The Poverty and Welfare Effects of the 2008 Food Price Crisis in Vietnam: A Decomposition Analysis

Published date01 September 2014
Date01 September 2014
World Food Policy - Volume 1, Number 2 - Fall 2014
From September 2006 to June 2008 the
international prices of food commodi-
ties increased dramatically, driving the
food price index to a much higher peak than
that reached during the food price crisis of
1995 (see Figure 1). During this same period,
the food price index increased by about 80%,
driven mainly by increasing cereal prices,
which increased by 230% while meat prices
increased by only 12%. e main reasons for
these price increases include both supply-side
and demand-side factors: (i) an agriculture
production shortfall due to bad weather; (ii)
an increase in agricultural production costs
because of high energy and fertilizer prices as
well as high transportation costs; (iii) export
bans and speculative activities by India and
Vietnam; (iv) the recent increasing demand
from India and China due to their economic
booms; (v) the panic of the Philippines gov-
ernment and individuals stockpiling food
(Ivanic and Martin 2008); (vi) soaring pe-
troleum prices which increased the demand
for biofuels produced from food grains and
oilseeds (Collins 2008); and (vii) the weak
U.S. dollars compared to other major curren-
cies and lower interest rates by Federal Re-
serve (Frankel 2006; Calvo 2008). Derek and
Shenggen (2008) conclude that traders’ reac-
tions, hoarding by key rice exporters, the low
stocks of the four main staple foods (corn,
wheat, rice, and soybeans), and the large in-
crease in production of biofuels are the main
factors driving the increase in food prices.
e sharp increase in food prices
during this time was a major concern of gov-
ernments and international organizations
because of fear it could lead to social and
political instability in developing countries,
especially in poor net-food-importing coun-
tries. Ivanic and Martin (2008) estimated
that an additional 100 million people could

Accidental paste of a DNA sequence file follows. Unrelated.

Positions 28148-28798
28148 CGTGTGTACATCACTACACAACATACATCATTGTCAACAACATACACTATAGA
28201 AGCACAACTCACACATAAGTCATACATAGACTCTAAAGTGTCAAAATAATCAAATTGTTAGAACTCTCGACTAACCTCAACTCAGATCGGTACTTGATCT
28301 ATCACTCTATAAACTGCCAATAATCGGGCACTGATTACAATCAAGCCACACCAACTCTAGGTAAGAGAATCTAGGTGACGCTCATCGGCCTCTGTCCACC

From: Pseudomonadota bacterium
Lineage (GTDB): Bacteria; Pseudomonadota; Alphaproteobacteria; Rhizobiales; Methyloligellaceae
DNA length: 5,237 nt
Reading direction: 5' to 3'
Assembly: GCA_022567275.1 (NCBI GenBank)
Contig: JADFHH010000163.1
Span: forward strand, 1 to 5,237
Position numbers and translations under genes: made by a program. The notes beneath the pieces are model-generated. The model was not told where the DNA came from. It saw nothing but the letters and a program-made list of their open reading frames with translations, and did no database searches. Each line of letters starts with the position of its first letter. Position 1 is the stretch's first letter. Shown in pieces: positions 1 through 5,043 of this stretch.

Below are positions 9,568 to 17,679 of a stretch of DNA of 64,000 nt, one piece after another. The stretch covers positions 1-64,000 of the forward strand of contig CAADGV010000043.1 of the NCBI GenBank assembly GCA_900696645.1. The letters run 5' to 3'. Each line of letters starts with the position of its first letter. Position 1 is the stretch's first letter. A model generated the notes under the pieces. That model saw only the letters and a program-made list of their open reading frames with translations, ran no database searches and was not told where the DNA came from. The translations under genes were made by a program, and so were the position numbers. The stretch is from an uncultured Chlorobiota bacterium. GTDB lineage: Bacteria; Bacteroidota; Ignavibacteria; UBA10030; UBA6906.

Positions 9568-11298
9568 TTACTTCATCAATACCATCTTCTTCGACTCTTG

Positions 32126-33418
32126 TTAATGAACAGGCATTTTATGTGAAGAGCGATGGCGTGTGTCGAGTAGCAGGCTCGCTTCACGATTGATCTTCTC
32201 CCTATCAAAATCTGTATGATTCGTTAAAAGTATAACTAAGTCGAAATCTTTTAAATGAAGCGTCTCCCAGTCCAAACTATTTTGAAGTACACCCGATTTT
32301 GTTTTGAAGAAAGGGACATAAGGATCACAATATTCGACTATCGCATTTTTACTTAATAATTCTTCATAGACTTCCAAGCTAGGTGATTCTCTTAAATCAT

fall into poverty. e World Bank (World
Bank 2008a, 2008b) expected an increase in
the number of malnourished people by 4.8%.
erefore, at a meeting in Rome (June 2008)
Using panel data from the Vietnam Household Living Standard Surveys (VHLSS),
this paper examines the impacts of food price increases on welfare and poverty in Viet-
nam. It is found that on average the rise in food prices increased household welfare
by 7.5 percentage points. However, the percentage of households who gained from the
increase in food prices is much smaller than of those who lost. e absolute number of
people living in poverty increased by about 2.5 percentage points and the poverty gap
deepened, but these eects varied greatly across regions. Producers’ supply reactions
were moderate and on the demand side only poor consumers showed strong reactions.
JEL classications: D12, I32
Keywords: food price crisis, welfare, poverty, Vietnam
Tung Duc Phung,1 Hermann Waibel2
1 Mekong Development Research Institute, Hanoi-Vietnam.
2 Leibniz University Hannover, Faculty of Economics and Management, Institute of Development and Agri-
cultural Economics, Hannover, Germany.
e Poverty and Welfare Eects of the 2008 Food Price
Crisis in Vietnam: A Decomposition Analysis
e Poverty and Welfare Eects of the 2008 Food Price Crisis in Vietnam
the representatives of 180 countries urged
the international community “to take urgent
and coordinated action to combat the neg-
ative impacts of soaring food prices on the
world’s most vulnerable countries and popu-
lations” (Food and Agriculture Organization
Rising food prices have macro- and
micro-economic impacts. While the mac-
roeconmic impacts are fairly clear, less is
known about the impacts at the household
level (Derek and Shenggen 2008). Most cur-
rent papers (Zezza et al. 2008; Dessus, Herre-
ra, and Hoyos 2008; Wodon et al. 2008; Arndt
et al. 2008) use simulation methods that are
based on Deaton’s (1987) approach. ese
papers show that rising food prices generally
lead to higher poverty because net negative
impacts on poor consumers dominate net
positive impacts on poor producers. ese
papers are instrumental for identifying vul-
nerabilies to price changes across countries
and sub-national groups like urban/rural or
Several studies have examined the ef-
fects of food price and poverty in Vietnam.
e study of Minot and Goletti (2000), us-
ing data from the Vietnam Household Liv-
ing Standard Survey (VHLSS), showed that a
rise in rice prices would increase the average
real income of households in Vietnam albe-
it with a negative distributional impact, i.e.,
poverty would increase. In constrast, Ivanic
and Martin (2008) used Vietnam Household
Living Standard Survey collected in 1998 and
2004, and found that increasing rice prices
would reduce poverty in Vietnam. Using
2006 VHLSS data, Vu and Glewwe (2011)
found that rising food prices increased over-
all welfare of Vietnamese households be-
cause the welfare gain of net sellers exceed-
ed those of the net buyers. But the majority
of people were worse o because there net
buyers outnumber net sellers and threrefore
the poverty rate increased by 1.1 percentage
Figure 1: e food price index 1990–2008

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